As a new writer I’d love to hear some feedback! These are the books that have defined my love of reading. I’m sure they will have an even bigger effect on my writing.

Rebecca: I love Tricia’s points. Some of my favorite books have an MC who is unsure of who she/he is until life (plot) thrusts it out of them. There’s a lot of that in the Hunger Games. Katniss is just a girl trying to live her quiet life and stay alive. Yet life thrusts her center-stage (literally) and she’s forced to become a leader and symbol of an entire revolution. I love that she doesn’t expect it or necessarily even want it. I also love that she can’t even see her own strengths or leadership qualities. It makes her real. It makes the reader think, That could be me.

Isn’t that what readers want? Isn’t that why we read? To take ourselves to another world, another reality, and think, That could be me. To do that, like Tricia said, characters need to be somewhat flawed and even a little insecure, because that allows us to relate. But not too flawed.

And it can’t just be the MC either. I’ve read several novels where the main character is flawed, but the love interest is THE PERFECT MAN. Always says the right thing, does the right thing, looks the right way. It’s starting to bug me. I think all characters need to make at least one mistake that affects the story line, because that’s life. Our mistakes sometimes take us to dark places, the same dark places that often allow us to grow the most. But I also agree with Tricia that having a character that is too flawed can be annoying, especially when they are just plain stupid and dense. Unless it’s What About Bob? where their out-of-touch-with-reality personality IS the plot. And then it’s just hilarious.

I think the reason why authors are scared to give their characters flaws is we’re afraid readers won’t like our character. And they might not. It’s a big risk, isn’t it? I think that as readers, we are quite forgiving of characters as long as they learn something from their mistakes.

In my novel, Sadie makes a huge, stupid, and dangerous choice to go back to an abusive boyfriend. I’ve had readers get really angry at her for this. But the reality is–and the reason why I allowed her to–is thousands of women go back to abusive men. I wanted to explore why. They have their reasons and Sadie had hers. Whether that crossed the line like Tricia mentioned and some readers were yelling besides their pools, I don’t know. 🙂  But it was a risk I took and I wouldn’t change it. I’m hoping that even if the majority of my readers wouldn’t make the choice she did, they can at least sympathize with why she went back–and more than anything, learn from her mistake. She certainly did.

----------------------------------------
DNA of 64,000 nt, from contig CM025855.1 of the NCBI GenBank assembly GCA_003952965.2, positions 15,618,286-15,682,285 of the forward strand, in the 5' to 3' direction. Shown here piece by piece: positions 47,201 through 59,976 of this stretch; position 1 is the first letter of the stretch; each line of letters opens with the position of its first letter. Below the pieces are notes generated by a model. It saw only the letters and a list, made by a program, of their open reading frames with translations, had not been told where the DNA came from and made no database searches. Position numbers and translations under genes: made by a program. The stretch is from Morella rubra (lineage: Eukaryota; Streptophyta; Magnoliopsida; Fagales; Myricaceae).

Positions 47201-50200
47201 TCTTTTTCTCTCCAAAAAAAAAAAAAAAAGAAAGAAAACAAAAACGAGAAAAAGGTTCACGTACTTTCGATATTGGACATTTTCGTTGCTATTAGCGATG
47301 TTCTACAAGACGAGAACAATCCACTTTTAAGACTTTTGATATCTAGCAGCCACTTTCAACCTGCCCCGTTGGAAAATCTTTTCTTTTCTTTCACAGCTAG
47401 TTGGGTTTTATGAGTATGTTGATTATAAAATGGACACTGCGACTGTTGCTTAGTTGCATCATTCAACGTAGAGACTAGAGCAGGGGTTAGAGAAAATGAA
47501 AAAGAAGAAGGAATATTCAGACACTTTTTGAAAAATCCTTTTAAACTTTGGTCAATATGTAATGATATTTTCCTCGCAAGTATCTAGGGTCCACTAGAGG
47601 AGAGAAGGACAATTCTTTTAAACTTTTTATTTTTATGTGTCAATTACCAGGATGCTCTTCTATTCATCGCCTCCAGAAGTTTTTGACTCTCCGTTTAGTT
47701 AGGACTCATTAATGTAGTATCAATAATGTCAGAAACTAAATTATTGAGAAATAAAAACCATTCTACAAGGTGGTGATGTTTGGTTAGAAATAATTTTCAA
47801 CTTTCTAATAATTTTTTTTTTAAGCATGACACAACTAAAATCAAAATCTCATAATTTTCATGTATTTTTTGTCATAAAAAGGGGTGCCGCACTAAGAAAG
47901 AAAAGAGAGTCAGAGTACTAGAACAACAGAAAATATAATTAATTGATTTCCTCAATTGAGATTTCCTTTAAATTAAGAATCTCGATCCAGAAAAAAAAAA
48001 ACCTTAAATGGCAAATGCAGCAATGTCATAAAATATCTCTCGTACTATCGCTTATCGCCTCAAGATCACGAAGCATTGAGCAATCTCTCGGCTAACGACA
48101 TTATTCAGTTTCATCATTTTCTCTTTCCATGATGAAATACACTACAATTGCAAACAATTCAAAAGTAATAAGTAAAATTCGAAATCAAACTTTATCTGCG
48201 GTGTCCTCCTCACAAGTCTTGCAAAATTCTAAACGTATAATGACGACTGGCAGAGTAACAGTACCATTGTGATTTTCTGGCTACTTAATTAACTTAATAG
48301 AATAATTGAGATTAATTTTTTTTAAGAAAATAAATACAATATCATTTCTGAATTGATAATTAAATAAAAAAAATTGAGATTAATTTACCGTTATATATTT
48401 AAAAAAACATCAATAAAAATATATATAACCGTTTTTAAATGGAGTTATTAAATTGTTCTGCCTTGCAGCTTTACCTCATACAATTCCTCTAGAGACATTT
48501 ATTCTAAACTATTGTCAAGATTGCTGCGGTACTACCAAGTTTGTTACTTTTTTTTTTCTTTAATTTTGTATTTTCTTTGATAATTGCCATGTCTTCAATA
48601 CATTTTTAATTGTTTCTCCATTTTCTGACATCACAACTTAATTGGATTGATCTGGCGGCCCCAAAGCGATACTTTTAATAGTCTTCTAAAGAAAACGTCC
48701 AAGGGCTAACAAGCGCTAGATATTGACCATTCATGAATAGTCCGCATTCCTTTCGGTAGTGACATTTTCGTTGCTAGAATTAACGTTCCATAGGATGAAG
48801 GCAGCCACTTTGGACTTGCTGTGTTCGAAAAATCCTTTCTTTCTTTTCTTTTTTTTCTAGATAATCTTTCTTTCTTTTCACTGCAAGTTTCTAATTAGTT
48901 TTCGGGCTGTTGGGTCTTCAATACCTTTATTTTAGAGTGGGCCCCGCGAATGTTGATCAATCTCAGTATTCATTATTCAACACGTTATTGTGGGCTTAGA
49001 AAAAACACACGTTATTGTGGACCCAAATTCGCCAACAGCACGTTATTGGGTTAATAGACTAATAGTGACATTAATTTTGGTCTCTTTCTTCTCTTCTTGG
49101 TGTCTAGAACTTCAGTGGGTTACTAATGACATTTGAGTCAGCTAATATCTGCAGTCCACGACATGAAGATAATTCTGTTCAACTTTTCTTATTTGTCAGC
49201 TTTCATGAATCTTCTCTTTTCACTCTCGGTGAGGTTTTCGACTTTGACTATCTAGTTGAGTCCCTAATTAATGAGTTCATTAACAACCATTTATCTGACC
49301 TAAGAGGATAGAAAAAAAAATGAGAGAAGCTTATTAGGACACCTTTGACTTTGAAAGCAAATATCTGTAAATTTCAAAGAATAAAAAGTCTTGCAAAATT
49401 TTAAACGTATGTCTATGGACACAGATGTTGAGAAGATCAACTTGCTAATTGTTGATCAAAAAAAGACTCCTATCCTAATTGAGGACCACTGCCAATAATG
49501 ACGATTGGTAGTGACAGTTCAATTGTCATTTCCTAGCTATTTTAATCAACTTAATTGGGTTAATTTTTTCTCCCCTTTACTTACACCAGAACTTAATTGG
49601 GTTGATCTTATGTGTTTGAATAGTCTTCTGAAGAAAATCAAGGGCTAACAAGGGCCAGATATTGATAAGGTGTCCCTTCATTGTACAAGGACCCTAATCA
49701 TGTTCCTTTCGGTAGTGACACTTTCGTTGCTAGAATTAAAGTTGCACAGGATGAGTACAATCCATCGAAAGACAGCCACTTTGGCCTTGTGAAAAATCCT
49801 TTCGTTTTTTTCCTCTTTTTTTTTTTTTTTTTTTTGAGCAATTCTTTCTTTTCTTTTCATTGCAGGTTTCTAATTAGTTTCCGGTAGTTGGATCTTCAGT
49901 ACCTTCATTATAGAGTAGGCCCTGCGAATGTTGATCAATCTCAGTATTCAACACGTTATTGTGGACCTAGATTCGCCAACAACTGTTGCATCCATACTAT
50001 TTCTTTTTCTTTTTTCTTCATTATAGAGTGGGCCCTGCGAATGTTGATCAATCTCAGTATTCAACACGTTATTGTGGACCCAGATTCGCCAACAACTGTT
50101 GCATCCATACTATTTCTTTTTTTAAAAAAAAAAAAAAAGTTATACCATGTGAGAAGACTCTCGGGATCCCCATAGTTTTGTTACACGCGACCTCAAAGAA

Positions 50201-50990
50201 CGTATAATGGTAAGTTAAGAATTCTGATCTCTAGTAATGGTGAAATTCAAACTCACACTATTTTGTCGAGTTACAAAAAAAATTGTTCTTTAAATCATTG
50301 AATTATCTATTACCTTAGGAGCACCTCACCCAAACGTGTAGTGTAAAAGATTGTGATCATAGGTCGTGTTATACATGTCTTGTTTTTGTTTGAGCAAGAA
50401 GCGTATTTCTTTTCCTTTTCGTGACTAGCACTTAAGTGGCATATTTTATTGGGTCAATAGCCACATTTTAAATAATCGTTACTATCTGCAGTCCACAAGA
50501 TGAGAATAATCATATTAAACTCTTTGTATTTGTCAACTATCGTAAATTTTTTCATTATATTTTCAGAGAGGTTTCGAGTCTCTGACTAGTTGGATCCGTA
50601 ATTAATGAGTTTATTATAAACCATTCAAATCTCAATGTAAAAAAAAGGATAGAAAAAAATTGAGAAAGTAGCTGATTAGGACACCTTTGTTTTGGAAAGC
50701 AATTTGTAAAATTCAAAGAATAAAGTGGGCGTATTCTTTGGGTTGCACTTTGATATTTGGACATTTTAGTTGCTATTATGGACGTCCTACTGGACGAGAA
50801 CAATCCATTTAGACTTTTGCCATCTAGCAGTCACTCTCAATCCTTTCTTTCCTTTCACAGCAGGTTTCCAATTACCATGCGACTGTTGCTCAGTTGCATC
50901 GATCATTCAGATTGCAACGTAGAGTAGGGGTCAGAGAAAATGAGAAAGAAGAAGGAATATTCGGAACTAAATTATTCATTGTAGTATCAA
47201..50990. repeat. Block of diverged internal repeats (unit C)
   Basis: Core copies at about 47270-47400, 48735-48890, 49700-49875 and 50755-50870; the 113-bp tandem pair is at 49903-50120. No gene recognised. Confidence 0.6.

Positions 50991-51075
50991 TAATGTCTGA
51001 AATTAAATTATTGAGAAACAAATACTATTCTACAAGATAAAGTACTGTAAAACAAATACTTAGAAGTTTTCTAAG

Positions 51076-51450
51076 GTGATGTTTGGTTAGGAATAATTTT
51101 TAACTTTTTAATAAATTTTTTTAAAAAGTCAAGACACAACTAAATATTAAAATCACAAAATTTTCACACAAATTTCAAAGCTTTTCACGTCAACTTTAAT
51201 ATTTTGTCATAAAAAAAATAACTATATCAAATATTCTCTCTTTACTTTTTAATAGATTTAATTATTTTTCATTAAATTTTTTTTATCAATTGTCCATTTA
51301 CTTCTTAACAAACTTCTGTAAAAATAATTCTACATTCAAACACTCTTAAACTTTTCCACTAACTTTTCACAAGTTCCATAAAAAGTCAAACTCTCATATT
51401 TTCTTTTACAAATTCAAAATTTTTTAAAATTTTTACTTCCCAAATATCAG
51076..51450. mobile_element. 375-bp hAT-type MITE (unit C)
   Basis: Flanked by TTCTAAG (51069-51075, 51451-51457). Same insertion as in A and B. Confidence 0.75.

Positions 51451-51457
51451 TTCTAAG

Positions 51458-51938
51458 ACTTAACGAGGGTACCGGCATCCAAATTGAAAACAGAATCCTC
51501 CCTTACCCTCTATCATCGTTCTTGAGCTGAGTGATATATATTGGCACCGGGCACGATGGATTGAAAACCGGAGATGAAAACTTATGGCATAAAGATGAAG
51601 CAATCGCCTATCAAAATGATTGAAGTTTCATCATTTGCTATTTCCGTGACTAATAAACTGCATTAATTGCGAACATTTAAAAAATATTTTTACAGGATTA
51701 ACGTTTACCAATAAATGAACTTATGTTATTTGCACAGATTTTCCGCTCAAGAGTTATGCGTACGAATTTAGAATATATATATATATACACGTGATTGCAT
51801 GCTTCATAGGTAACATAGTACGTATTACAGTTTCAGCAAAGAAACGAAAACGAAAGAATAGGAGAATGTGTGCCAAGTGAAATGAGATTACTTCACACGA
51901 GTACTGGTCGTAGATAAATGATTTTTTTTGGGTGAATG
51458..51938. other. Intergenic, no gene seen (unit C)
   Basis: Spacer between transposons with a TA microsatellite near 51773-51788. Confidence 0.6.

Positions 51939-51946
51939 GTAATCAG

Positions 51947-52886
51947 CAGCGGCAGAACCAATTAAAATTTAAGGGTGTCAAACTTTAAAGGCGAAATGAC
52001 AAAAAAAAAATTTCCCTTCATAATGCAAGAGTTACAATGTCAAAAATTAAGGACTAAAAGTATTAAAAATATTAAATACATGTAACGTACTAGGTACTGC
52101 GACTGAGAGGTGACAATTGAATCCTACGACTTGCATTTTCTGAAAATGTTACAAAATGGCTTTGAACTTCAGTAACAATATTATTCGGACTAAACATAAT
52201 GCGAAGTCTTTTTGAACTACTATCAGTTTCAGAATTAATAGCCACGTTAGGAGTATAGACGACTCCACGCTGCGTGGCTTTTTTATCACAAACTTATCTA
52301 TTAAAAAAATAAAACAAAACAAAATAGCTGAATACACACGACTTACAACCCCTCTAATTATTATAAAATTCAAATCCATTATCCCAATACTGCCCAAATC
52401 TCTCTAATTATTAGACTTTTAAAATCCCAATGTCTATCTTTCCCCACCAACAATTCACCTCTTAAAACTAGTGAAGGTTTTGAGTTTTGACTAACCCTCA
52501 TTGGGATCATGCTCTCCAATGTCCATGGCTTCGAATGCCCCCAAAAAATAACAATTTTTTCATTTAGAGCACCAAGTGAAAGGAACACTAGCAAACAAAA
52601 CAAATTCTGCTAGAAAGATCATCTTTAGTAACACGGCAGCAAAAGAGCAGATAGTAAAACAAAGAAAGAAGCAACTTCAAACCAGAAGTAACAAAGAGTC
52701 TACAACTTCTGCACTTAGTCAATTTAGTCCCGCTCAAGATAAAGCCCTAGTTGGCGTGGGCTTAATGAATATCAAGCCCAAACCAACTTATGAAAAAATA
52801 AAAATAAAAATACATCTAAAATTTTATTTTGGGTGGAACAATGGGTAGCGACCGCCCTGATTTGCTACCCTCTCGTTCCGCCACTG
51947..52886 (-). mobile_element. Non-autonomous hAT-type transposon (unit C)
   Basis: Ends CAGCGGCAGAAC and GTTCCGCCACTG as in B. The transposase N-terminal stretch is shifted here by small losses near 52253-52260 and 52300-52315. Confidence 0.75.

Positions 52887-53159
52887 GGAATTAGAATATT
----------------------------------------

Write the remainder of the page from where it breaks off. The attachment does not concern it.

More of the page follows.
So take risks. Let your characters make mistakes that real people make, not overly stupid ones. Even the gorgeous hunks (especially the gorgeous hunks). 

Okay. Enough rambling from me. Thank you SO much, Tricia!!! I adore you and am very excited to see more of your writing. What I’ve read so far is awesome!!! 

If you’ve missed the previous March Book Madness posts, check them out. They’ve been awesome, too. I feel very lucky to have had such great people chat with us on everything writing. I’ve learned so much. Here’s the list: 

          Lynn Wiese Sneyd: Thurs, March 8, Querying

          Tobi Summers: Tues, March 13, Plotting vs. Plodding

          JoLynne Lyon: Thurs, March 15, Marketing

          Cassie Mae: Tues, March 20, Editing

          Jessica Khoury: Thurs, March 22, Editing

          Tricia Pease: Tues, March 27th, Reading

          Sharon Belknap: Thurs, March 29, Reading

   (if it’s blue, you can click on it to go to that post)

What feedback do you have for Tricia? As a new author, what can she be looking for as she reads? What do you look for? Do you take notes? Highlight books? What are your tricks? Who are your favorite characters? Why?

Check back Thursday when Sharon Belknap will be discussing more on this topic of reading as a writer. See you then!